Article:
Friday, March 19, 2010

Book: Zahrah the Windseeker by Nnedi Okorafor-Mbachu

A young adult book, with the stylistic bluntness that target often implies. Still an entertaining quest story with African overtones. If I knew any 13-year olds I might give them this book.

Tuesday, March 16, 2010

Book: Alchemy of Stone by Ekaterina Sedia

Workwomanlike steampunk.

Book: Flesh and Fire by Laura Anne Gilman

Six of six in my reading of Nebula Nominees. This is a more than competent fantasy novel. There's an interesting hook: magic is tied in with wine. Certain grapes provide the basis for certain kinds of magic--one syrahesque grape is used to heal wounds, for example.

This is the first in a trilogy, and the story's just getting going by the end of this volume. I fear that the main characters are heading out on a quest as this part of the story ends, but the background as yet is at least rich enough that I've put the next volume on my list of books to watch out for.

One issue I have is that like so many fantasy characters, the hero of this story has tremendous innate talent for magic. Just once I'd like to have a hero outside of Pratchett who's not a naturally gifted swordsman or mage.

Friday, March 12, 2010

Book: The Love We Share Without Knowing by Chistopher Barzak

Nebula Nominees 5 of 6. An intertwined set of story fragments set in Japan, this book has only the subtlest hint of fantasy, or speculativeness, or whatever the quality is that makes a book eligible for the Nebulas. Assuming, that is, that there's not a whole level of fantasy or ghostiness or magical realism I missed.

It's exceedingly well written, but not particularly speculative.

Thursday, March 11, 2010

Art: Wafaa Bilal

I saw this guy speak last night at the Art Institute. Amazing.

He's Iraqi, and his brother was killed by an American missile. One day, he saw on TV an interview with an American technician who controls drones (and their triggers) from a computer in Colorado. When asked if she had any doubts, she said no, she trusts her orders.

His response was to make some pretty impressive, but also very funny, art.

Shoot an Iraqi, for example, hooked up a paintball gun to the internet. Visitors could shoot at Bilal. He stayed in the space for a month, occasionally becoming pretty unglued. One offshoot of that was the Virtual Human Shield group, who organized to try to keep the gun pointed away from him.

Wednesday, March 10, 2010

Book: Finch by Jeff VanderMeer

#4 of 6 in my project of reading the Nebula nominees.

VanderMeer creates a world where humans are dominated by a race of mushroomesque creatures called Grey Caps. They are masters of fungus, which sounds odd, but makes for a spore-filled world that'd make David Cronenberg feel a little squicky.

There are previous books set in the same universe. Still not sure I'll read them.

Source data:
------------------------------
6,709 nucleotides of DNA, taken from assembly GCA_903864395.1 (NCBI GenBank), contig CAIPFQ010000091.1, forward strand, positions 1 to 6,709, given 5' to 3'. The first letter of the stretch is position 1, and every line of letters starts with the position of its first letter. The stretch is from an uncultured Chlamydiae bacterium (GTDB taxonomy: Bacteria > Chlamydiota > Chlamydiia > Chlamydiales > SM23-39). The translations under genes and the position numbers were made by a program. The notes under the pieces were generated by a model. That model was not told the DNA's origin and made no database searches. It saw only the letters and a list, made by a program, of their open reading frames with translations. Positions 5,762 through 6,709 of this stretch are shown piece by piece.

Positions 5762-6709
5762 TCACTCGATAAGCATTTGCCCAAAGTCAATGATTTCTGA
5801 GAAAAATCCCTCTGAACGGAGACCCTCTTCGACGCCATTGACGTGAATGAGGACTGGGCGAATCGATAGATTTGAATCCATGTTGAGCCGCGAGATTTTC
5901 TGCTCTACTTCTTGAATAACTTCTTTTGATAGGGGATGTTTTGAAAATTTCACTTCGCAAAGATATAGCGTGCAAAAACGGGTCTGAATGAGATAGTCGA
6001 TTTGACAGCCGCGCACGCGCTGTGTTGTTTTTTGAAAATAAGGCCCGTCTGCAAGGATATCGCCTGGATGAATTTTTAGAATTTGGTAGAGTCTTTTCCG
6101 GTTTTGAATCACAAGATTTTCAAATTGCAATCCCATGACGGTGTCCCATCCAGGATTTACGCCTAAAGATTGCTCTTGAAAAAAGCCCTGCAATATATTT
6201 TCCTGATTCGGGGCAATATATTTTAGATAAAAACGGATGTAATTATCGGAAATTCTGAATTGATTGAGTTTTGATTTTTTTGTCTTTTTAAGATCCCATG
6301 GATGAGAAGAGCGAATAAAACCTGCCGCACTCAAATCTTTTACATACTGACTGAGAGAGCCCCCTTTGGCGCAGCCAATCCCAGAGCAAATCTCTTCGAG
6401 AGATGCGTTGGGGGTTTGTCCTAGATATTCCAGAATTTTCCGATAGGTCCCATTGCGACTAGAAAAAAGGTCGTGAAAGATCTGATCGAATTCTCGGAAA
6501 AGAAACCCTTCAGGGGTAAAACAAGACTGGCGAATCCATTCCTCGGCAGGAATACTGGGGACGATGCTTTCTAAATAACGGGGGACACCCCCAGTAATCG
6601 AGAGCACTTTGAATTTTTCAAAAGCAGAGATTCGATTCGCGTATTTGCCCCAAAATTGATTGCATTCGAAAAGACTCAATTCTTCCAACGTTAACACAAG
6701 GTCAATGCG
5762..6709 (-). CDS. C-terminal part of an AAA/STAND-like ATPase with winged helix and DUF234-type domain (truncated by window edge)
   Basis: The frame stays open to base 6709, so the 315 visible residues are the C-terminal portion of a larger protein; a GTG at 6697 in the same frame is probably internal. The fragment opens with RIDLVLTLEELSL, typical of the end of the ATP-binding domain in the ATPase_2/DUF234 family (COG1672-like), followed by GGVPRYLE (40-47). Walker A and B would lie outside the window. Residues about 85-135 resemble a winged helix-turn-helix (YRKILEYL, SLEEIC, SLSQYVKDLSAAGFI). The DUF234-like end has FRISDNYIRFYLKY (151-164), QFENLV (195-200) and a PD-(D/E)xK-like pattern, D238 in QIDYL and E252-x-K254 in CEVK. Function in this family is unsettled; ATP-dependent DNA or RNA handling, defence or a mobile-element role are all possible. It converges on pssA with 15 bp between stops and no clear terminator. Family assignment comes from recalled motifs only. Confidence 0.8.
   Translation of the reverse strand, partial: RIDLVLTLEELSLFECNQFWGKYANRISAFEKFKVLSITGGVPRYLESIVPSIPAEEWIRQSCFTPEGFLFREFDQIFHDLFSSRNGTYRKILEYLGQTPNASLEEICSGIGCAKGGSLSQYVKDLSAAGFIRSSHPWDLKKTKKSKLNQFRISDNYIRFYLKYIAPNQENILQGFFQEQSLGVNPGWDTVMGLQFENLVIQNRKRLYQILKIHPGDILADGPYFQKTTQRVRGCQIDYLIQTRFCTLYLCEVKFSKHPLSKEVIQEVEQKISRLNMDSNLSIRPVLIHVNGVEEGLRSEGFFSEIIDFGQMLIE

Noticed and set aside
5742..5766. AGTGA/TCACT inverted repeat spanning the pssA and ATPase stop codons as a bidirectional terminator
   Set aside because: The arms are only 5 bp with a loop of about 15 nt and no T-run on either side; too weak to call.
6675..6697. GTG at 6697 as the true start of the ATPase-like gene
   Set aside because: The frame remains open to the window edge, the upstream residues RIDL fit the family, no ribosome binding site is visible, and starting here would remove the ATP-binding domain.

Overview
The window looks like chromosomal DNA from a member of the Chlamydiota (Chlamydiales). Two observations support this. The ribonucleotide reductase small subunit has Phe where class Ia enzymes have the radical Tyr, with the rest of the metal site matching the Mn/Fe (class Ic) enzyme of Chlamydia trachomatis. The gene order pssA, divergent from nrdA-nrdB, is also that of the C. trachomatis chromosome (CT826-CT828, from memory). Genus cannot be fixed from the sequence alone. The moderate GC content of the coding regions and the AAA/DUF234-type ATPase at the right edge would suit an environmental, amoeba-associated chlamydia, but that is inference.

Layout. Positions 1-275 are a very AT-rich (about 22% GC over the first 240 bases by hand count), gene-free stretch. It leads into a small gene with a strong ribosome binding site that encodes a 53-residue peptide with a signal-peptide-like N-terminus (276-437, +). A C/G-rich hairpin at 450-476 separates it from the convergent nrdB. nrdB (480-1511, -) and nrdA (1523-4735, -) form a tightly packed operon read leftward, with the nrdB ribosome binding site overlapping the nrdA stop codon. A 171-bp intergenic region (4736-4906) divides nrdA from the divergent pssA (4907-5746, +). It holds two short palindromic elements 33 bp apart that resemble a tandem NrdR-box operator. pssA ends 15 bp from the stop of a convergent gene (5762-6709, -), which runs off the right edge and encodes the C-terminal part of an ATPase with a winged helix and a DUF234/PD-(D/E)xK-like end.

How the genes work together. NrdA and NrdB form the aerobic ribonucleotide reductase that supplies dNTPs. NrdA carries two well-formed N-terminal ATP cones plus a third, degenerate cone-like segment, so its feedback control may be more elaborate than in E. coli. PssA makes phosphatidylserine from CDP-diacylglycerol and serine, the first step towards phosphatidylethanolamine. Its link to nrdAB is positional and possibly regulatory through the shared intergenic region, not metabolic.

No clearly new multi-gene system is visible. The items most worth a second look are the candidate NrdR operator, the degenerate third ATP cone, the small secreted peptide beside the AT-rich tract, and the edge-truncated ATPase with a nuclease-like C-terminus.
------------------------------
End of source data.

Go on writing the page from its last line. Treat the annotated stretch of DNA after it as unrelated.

Margaret Atwood on why we need science fiction

In the Guardian

Wednesday, March 3, 2010

Movie: Company of Wolves

There's a new Little Red Riding Hood movie being made, and on some blog (io9, maybe?), this movie was cited as a good psychological previous version of the story.

Um, no.

A couple good gross-out sequences, but overall I could have happily lived my life without ever having known this film existed. It was made in the 80s, but feels like a refugee from the early seventies.

Book: I.O.U.: why everyone owes everyone and no one can pay by John Lanchester.

The story of what went wrong and caused the financial collapse.

Basically: too much leverage, fucked up incentive structures, poor or non-existent regulation. Not much new here, other than interesting parallels with the UK and other European countries.

I think the author (possibly to insulate himself from charges of being anti-capitalist) misses two important issues. He cheerleads for consumer capitalism without giving more than lip service to inequality. He also doesn;t have much in terms of a solution, other than bank nationalization. He gives a few reasons why that's unlikely, but misses the main one: that the banksters have too much political influence to let that happen.

He does make one important point, though. When there was a "socialist" world and a capitalist one, the former was forced to rein in the worst aspects of capitalism, so as not to lose what he calls "the beauty contest". I think this is true, and it's a point that does not get made often enough.

Monday, March 1, 2010

Book: The Devil's Alphabet by Darryl Gregory

A mysterious disease transforms the residents of a southern town into three different kinds of strange people: Alphas, 8 feet tall and brutally strong; Betas, seal-like and self-reproducing; and Charlies, short, huge, and strong.

Great setup, not really a stunning story.